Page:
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#3
Prima.Vera
The end is near for the LAST dinosaurs of the IT, the HDDs. With 4TB SSD becoming cheap mainstream, it will be game over for that ancient tech.
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#4
lexluthermiester
"Prima.Vera said:
The end is near for the LAST dinosaurs of the IT, the HDDs. With 4TB SSD becoming cheap mainstream, it will be game over for that ancient tech.
Not there yet. Give it 5 years or so. Right now $1000 for 4TB is still out of reach of "mainstream" consumers to say nothing of replacing 6 & 8 TB drives cost effectively.
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#5
dj-electric
"Prima.Vera said:
The end is near for the LAST dinosaurs of the IT, the HDDs. With 4TB SSD becoming cheap mainstream, it will be game over for that ancient tech.
This isn't happening.
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#6
lexluthermiester
"dj-electric said:
This isn't happening.
It kinda is. 1TB & 2TB SSD's, while still pricey, are in reach of the common user, with 1TB SSD's in mainstream distribution channels. 2TB will shortly follow and 4TB aren't too far off. 4TB SSD's will likely be sub-$500 in the next 18 months. However, HDD's are still far more cost effective at the price per GB equation. And as the performance continues to advance as well, it is doubtful that HDD's will disappear anytime in the next decade. The one caveat to that is a breakthrough in storage technology that takes the world by storm. Unlikely but such has happened before. There is a growing number of users who use a hybrid storage deployment, IE use of an SSD for the boot/OS drive and a HDD for mass storage. I use such a methodology. Dual SSD's in a RAID0 and then 3 HDD's partitioned on their own.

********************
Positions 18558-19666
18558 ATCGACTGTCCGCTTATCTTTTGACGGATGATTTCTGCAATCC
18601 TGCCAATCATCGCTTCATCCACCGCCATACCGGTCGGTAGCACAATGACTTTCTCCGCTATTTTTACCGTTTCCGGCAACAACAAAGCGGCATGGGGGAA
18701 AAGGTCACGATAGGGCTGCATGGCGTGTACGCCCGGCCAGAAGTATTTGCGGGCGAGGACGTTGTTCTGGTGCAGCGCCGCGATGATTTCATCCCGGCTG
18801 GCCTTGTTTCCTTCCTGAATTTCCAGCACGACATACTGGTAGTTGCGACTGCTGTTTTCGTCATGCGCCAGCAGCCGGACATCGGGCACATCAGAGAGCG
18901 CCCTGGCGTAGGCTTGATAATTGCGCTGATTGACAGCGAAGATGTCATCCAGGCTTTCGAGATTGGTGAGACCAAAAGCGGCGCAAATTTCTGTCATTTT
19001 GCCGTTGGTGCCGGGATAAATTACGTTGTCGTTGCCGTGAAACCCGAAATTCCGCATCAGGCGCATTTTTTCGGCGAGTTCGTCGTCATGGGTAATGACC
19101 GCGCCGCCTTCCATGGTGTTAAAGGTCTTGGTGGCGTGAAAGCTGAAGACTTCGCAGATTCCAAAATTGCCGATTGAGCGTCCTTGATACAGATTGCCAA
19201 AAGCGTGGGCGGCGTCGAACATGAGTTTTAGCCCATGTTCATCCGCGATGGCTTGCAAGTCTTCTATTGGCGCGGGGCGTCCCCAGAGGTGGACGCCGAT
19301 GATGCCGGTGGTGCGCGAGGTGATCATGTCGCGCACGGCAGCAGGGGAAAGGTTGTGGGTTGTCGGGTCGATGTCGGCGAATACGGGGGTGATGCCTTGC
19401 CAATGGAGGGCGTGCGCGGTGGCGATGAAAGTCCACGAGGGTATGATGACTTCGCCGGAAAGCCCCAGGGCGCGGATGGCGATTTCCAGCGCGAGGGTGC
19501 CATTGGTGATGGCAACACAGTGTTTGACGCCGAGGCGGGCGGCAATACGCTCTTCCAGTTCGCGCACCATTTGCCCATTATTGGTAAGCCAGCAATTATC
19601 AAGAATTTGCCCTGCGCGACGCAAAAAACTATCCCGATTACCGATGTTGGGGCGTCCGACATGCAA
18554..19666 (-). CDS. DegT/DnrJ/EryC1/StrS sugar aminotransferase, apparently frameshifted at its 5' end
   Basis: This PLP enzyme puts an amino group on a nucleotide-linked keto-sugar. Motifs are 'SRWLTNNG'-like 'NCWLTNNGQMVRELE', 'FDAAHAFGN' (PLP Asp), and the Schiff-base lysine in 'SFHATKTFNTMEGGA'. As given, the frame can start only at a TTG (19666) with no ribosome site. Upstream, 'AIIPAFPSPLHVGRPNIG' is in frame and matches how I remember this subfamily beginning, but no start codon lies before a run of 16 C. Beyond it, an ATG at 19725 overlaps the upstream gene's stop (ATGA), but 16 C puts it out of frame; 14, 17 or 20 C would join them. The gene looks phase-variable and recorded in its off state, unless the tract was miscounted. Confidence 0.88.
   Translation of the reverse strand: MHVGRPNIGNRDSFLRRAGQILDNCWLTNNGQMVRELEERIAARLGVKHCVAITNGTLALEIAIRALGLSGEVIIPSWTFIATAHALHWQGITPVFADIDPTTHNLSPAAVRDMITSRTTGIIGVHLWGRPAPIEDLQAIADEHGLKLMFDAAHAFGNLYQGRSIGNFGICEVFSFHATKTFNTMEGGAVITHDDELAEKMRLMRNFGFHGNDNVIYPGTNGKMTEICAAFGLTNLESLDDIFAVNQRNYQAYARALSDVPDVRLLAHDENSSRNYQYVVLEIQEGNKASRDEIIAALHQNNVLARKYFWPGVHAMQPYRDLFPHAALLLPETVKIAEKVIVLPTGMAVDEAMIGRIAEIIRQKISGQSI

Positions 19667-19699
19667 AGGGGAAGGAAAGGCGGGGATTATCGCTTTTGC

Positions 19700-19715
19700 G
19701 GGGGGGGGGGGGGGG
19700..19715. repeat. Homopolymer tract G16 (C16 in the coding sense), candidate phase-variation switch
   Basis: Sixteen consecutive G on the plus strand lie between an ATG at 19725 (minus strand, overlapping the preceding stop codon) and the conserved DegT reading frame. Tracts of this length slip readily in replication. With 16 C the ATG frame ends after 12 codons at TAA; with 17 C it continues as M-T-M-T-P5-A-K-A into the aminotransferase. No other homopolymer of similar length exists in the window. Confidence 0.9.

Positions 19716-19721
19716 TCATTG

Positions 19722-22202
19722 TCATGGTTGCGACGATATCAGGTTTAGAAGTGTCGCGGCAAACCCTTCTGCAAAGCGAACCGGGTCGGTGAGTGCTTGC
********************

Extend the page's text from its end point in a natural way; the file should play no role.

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#7
Prince Valiant
"Prima.Vera said:
The end is near for the LAST dinosaurs of the IT, the HDDs. With 4TB SSD becoming cheap mainstream, it will be game over for that ancient tech.
I don't see it happening for slow storage unless they price close to HDD prices.
Posted on Reply
#8
Prima.Vera
"lexluthermiester said:
Not there yet. Give it 5 years or so. Right now $1000 for 4TB is still out of reach of "mainstream" consumers to say nothing of replacing 6 & 8 TB drives cost effectively.
I was thinking more like 10-15 years or so...
Posted on Reply
#9
lexluthermiester
"Prima.Vera said:
I was thinking more like 10-15 years or so...
That's would be stretching it. Maybe 6 or 7 at the longest..
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#10
Prima.Vera
Yep. It really depends on how the NAND prices will fluctuate over the next years....
Posted on Reply
#11
lexluthermiester
"Prima.Vera said:
Yep. It really depends on how the NAND prices will fluctuate over the next years....
That is a good point. The trend is that it's going to get less expensive, and likely dramatically so with all the latest advances being brought to market.